Strategic administration involves a group of continuous deeds and all-inclusive procedures that businesses deploy to categorize and align possessions in an orderly approach. Actions in strategic management are aligned with the organisation’s mission, vision, and plans (Dess, Lumpkin & Taylor 2005). Such activities change a static plan into an organisation that gives strategic performance outcomes to reach decisions while enabling strategies to develop as requirements and situations change.
Premeditated administration focuses on analysing the company’s ambitions, which include dreams, duty, and agenda, which go hand in hand with scrutiny of the business’ in-house and outdoor settings. Change management concerns itself with directing and controlling various organisational decisions to enhance continuous success. Such decisions involve changing how an organisation conducts its business to enhance its competitive advantage. To this extent, organisational change management is potentially an aspect of strategic management. However, the paper will emphasise that strategic management is a part of organisational change.
The link between Management Theories and Strategic Management
Different authors have different views on management. For instance, Barley and Kunda (1992) assert that management constitutes a tool for directing and controlling sophisticated business entities. The authors further reckon that management theories have gone through a series of historical changes, which have evolved since the early 1870s (Barley & Kunda 1992). The scholars revisit historical evidence, which proposes that the supervisory paradigm is based on modernisation, human relations, system rationalism, organisational ethnicity, and eventuality. Gustafson and Widerlund (2010) maintain that a definition of management must include aspects of decision-making.
These authors analyse decision-making as the basis of management and supervisory speculations. Consistent with the claim that management involves decision-making, strategic management also involves administrative duties, which have to be backed by evidence on the likely implications of the decisions.
Traditional paradigms of strategic management approached it from the context of being composed of some set processes. To this extent, strategic management involves the analysis and synthesis of weaknesses, strengths, threats, and opportunities of an organisation in a bid to develop decisions that correlate or match an organisation’s aims, missions, goals, and objectives (Stroh 2005). Quinn, as cited by Stroh (2005), reveals that management comprises tactics and programmes that are adaptive and reactive to the existing environmental operation dynamics. Consistently, strategic management decisions are aimed at ensuring short-term and long-term organisational success. The decision must also be consistent with the organisations’ operational dynamics.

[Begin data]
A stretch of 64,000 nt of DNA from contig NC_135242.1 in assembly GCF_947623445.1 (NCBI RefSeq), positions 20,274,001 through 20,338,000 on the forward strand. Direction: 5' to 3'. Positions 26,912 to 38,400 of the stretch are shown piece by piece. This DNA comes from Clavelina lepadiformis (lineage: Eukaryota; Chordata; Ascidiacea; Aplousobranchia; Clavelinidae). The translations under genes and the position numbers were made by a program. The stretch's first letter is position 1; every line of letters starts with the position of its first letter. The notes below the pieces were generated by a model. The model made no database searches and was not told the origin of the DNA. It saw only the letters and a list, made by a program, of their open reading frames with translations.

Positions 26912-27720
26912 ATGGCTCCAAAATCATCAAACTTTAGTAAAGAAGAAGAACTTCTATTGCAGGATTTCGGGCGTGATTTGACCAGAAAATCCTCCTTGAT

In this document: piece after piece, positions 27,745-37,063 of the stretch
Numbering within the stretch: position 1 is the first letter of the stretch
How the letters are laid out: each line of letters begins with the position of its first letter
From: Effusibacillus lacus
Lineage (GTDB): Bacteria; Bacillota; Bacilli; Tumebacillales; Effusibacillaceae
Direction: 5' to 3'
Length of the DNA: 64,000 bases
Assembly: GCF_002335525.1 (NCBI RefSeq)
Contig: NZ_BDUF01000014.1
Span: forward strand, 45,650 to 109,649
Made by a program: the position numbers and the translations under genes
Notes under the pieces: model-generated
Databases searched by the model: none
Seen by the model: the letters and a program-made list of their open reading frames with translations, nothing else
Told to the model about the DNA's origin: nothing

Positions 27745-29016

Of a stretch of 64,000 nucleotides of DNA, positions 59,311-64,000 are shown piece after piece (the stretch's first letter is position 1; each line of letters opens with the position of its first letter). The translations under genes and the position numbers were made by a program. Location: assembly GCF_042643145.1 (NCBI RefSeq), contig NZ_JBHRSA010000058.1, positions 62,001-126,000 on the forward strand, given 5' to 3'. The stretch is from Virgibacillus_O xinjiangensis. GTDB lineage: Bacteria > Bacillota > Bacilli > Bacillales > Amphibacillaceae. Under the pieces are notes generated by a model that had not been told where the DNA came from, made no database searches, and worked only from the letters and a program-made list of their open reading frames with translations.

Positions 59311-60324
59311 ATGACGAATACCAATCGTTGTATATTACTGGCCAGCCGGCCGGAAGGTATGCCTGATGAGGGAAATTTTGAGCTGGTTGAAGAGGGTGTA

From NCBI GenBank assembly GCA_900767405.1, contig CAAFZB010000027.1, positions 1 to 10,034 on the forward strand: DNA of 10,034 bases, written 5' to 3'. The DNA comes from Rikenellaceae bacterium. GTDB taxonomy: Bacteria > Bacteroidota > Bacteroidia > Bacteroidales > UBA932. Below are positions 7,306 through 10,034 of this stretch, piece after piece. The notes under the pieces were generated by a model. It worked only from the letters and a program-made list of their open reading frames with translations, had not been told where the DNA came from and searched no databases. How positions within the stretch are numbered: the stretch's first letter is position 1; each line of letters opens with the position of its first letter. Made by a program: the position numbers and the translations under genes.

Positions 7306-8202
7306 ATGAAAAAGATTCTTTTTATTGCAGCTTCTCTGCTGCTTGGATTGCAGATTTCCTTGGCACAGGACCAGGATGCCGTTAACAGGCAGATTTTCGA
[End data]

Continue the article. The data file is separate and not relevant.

Environmental factors are the chief determinants of the most appropriate strategy for organisations’ success. In turn, the strategy dictates the best organisational managerial structures to enhance its implementation (Stroh 2005). Thus, good management entails identifying strategies, which will fit a particular environment and the capacity to develop proper plans for the execution of the strategy. Nevertheless, Stroh (2005) notes that management, which is also the decision-making arm in any organisation, also chooses the right environment. It may also endeavour to alter the environment through strategic plans. To this extent, decision-making entails deliberate processes in which the management department plans to explore particular strategic courses (Stroh 2005).
Theoretically, strategic management is an aspect of change that enables managers to formulate, implement, and evaluate various strategic processes that are necessary for pursuing and realising organisational goals (Deming 2012). Scholarly evidence suggests that managers deploy management theories to discriminate various success strategies in the effort to identify the most paramount and effective course of action (Teece 2010). Studies in the discipline of organisational management provide evidence that managerial practices are effective in enabling managers to achieve organisational goals and objectives (Deming 2012). Deming (2012) suggests that strategy encompasses a discourse that is implemented, notwithstanding perceptions, contents, aims, and objectives of managerial processes.
Strategic management entails a mechanism of implementing managerial discourses. Xin (2010) accepts this proposition by adding that strategic management constitutes an instrument of retaining organisational political power. Barley and Kunda (1992) also believe that organisational structures and management practices are inherently political. However, Teece (2010) focuses on different scholars who consider strategic management a body that plays diverse roles within an organisation. This claim presents it as an inhomogeneous approach for enhancing organisational success since not all strategies are effective to the same extent in different organisations.
The concept of strategic management is based on logical, adaptive, linear, and interpretive models of organisational management (Teece 2010). The linear model suggests that management has noble responsibilities to ensure effective allocation of resources to achieve goals and initiatives of an organisation while following a predetermined plan. The adaptive model suggests that every strategy that is adopted by an organisation must be consistent with the changing organisational operational environment (Teece 2010).